In April 2013, it rained especially hard in Chicago for two days. According to local news outlets, some areas reported as much as 6.69 inches of rain in a 24-hour period. And that was just the first round of storms.
It was all too much for Chicago’s sewage system to handle. Sewage backed up into basements and spewed from manholes. The Metropolitan Water Reclamation District had no other choice than to force the wastewater — some of it untreated — into local waterways and Lake Michigan. The runoff mixed with the water supply for millions of people in the area.
Insurance is about risk, about calculated risk. Insurers cover, as one industry analyst said, unforeseen risks. Lightning strikes your home, or a wind storm rips the roof off your garage. These are unforeseeable — insurers weigh the chances that something like that will happen and set their rates accordingly.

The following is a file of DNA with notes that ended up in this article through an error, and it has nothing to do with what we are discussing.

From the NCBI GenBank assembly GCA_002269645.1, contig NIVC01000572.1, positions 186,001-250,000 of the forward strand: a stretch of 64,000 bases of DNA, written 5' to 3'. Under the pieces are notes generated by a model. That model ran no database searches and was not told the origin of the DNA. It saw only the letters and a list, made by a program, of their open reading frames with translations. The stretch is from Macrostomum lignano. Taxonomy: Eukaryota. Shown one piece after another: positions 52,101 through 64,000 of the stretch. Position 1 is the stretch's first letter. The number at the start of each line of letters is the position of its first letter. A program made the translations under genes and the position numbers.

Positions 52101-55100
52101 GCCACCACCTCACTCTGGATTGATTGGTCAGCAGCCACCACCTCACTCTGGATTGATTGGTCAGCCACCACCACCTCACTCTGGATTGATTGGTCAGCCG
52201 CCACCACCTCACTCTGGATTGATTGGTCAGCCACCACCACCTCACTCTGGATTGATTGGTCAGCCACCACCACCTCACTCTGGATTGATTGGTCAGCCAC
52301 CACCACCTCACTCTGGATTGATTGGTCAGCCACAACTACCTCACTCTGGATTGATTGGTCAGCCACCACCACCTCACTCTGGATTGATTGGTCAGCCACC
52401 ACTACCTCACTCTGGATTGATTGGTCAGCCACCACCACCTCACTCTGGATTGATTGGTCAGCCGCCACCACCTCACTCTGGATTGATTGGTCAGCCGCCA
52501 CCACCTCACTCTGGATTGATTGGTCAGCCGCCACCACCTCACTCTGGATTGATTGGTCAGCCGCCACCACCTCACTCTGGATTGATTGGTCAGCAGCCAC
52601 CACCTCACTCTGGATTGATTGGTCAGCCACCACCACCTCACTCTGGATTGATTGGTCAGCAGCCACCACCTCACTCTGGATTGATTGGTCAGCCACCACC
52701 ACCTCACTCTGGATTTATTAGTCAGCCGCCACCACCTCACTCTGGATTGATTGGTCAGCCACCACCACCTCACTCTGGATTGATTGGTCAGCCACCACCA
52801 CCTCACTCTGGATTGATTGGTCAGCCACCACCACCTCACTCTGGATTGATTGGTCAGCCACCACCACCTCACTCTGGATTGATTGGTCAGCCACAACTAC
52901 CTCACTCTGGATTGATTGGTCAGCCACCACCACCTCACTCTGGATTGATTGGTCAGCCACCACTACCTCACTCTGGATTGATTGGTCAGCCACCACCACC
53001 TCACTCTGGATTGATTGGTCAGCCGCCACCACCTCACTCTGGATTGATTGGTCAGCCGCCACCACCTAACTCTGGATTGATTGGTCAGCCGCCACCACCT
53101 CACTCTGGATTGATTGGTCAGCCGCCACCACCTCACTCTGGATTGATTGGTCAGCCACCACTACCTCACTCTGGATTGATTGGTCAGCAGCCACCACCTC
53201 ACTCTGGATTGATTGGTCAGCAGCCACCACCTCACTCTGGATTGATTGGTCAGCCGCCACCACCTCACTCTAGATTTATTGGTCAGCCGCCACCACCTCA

These floods, though, were foreseeable, according to the lawsuit we have been discussing. City officials in the region were aware of the general risk of heavier rainfall and the specific risk of these storms, and they still failed to protect homeowners’ property. Insurance companies were left holding the bag, and, as we know, insurance companies are not used to that.
How this lawsuit will affect policyholders is not quite clear. We know that insurance companies set rates, in part, based on experience. For those homeowners in Chicago, then, premiums could go up. If the city would fix the sewer system and pay more attention to forecasts, though, the risk of future claims would decline, and premiums could remain the same.
That may not be the best outcome of all for homeowners. If the city were to upgrade its deteriorating infrastructure, their homes would be protected from floods like the ones last year. And any day that does not include untreated sewage filling up your basement has got to be a good day.
Nature World News, “Lawsuit Warns Politicians That Climate Change Can Cost Them,” Brian Stallard, May 23, 2014
Chicago Tribune, “Flooding forces sewage to be diverted into Lake Michigan,” Michael Hawthorne, April 18, 2013Share